Thursday, March 08, 2012

An update on Mom

Some time ago now, I wrote an article about setting Mom, my Mom, up on the Internet using a Linux-based distribution called Linux Mint.  I had noticed previously that the system my Mom was using was an aging Dell Latitude D610, a good, solid system, but that it had an aging copy of Windows XP, and that the performance of that combination was not very good.  It worked, yes, but it took a long time to boot, a long time to login and gain access to Internet Explorer.  I discovered that all my Mom really needed to do was login to Hotmail, and on rare occasions, either read News or search on a topic for her Humanities class.  Certainly, any Web-based system could get the job done for her with those simple requirements, and plenty of alternatives could do a better job at it than Windows XP and Internet Explorer.

So I asked my Mom if she would be willing to use my computer, and I would set her up with a system that was a lot faster and just as easy as what she was using, and I would help her with it.  She agreed.

I already had Xubuntu 11.10 installed on that system, so getting an account for her on that one was no big deal, but Linux Mint 12 had just been released, so I decided to install it and create an account for her there as well.  It worked out quite well.  But other systems are even more responsive and sprightly than Mint, if all you intend to do with them is browse the Web.

Xubuntu 11.10 is one of those systems.  So after a month or two of using Mint 12 occasionally (not more than a few times a week), I set Mom up with Xubuntu and had her run it for a few weeks.  Like Mint, that experiment also worked out fine.

That got me thinking: if Mint and Xubuntu worked out, then it is not the operating system that matters for Mom.  What matters is a consistent interface to what she needs to access, namely the Web browser.  I have had her use Firefox in all of the cases mentioned.

Lubuntu 11.10 comes equipped with Chromium rather than Firefox, but that is an easy issue to handle.  Simply load Firefox from the package manager and install it on the system, then make sure that an easy to find Firefox icon is available.  I try to put application icons that are needed right on the Tool Bar or Task Bar, and that is precisely what I did in this case, and then I tried to get rid of as many other distractions as possible, so that logging in, accessing Firefox, and clicking the X to close the browser, then clicking on Logout or Shutdown were the only other considerations.  Making a clean system with those characteristics is easy with Lubuntu, so that is what I did.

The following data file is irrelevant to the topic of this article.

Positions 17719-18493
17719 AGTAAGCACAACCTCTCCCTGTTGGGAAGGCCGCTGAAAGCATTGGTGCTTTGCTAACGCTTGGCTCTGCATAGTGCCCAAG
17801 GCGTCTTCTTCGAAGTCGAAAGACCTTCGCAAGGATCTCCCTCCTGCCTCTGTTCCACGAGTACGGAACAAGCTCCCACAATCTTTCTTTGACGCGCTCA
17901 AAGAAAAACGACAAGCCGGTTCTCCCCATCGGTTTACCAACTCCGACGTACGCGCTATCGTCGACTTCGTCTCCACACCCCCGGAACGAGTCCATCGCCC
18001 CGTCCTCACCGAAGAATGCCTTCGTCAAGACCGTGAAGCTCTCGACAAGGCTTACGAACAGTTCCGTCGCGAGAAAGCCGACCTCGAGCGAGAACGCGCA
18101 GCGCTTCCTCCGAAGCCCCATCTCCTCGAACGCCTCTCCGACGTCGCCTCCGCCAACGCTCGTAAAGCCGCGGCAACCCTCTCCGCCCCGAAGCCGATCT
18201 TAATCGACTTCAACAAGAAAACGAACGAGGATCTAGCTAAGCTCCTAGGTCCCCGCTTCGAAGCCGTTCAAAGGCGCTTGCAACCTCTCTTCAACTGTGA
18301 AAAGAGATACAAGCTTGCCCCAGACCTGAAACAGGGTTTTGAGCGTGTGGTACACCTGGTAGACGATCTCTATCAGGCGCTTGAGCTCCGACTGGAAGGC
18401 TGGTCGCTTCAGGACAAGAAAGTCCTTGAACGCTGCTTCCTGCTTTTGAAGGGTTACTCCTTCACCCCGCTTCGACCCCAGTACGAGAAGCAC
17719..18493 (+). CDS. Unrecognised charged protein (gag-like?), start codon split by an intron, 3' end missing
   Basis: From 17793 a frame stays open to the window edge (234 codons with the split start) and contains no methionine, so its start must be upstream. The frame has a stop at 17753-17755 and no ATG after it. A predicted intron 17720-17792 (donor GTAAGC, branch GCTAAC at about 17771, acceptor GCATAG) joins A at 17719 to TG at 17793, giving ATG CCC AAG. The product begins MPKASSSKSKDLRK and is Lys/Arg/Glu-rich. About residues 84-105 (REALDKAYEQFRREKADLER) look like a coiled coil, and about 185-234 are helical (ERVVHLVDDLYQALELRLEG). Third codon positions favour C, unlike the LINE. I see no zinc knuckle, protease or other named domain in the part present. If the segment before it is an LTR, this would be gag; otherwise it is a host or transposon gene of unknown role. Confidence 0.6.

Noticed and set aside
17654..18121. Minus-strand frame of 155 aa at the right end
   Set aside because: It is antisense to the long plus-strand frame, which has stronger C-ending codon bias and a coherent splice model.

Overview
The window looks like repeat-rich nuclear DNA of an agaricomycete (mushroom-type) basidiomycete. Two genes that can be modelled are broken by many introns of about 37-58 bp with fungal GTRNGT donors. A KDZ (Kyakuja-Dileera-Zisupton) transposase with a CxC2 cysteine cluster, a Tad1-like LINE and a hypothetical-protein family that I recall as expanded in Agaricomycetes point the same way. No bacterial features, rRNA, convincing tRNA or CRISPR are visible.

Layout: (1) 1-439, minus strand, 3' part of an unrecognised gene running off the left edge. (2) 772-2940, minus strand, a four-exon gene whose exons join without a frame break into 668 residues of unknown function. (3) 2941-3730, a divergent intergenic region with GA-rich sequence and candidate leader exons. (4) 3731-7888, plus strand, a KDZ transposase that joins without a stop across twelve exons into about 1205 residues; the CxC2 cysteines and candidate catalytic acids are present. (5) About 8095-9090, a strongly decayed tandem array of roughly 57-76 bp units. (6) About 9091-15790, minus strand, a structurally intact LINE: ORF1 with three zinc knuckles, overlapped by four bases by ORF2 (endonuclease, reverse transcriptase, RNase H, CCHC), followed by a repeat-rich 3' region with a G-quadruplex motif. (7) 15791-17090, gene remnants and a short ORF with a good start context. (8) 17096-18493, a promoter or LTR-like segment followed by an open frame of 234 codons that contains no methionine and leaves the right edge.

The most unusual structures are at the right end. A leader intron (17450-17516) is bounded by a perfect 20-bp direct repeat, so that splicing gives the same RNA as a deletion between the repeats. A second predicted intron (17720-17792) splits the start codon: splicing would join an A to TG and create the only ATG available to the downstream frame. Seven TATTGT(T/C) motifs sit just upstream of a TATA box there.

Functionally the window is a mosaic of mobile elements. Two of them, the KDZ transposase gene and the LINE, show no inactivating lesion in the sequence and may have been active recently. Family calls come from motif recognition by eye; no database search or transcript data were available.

My Mom has now been using Lubuntu 11.10 for a few weeks with the same degree of success as with the other systems.  She can get stuck pretty easily, because she only knows what she has been shown, but she follows directions well.  My oldest sister, a recently retired school teacher, gave my Mom very good instructions on how to get the computer to access Hotmail, so I simply modified those instructions to access Hotmail by logging into Lubuntu instead of Windows XP.

This sets the stage for when I am no longer staying with Mom.  I can install Lubuntu, or some other really light system, such as antiX, Puppy, or Peppermint OS, create some simple instructions, and put it on that aging Dell Latitude D610.  Now I know that it will work.

Speaking of the Latitude, I owned a D600, gave it to my son, and he still runs PCLinuxOS on it, has run sidux, PCLinuxOS, SimplyMEPIS, Kubuntu, and Fedora on it.  He installed Fedora on it, overwriting sidux, PCLinuxOS, and SimplyMEPIS, but I brought him a PCLinuxOS, and he installed it in place of the others.  I gave him enough information to manage the system using synaptic, the PCLinuxOS package manager, and he does that.

Given all of those systems that work on the D600, and the fact that I've tried other distros Live on the D610 and D620, I think that we'll be able to set something up.  Meanwhile, as long as I am staying with Mom, she is more than welcome to use my Lenovo, running Lubuntu 11.10 (or soon, 12.04).

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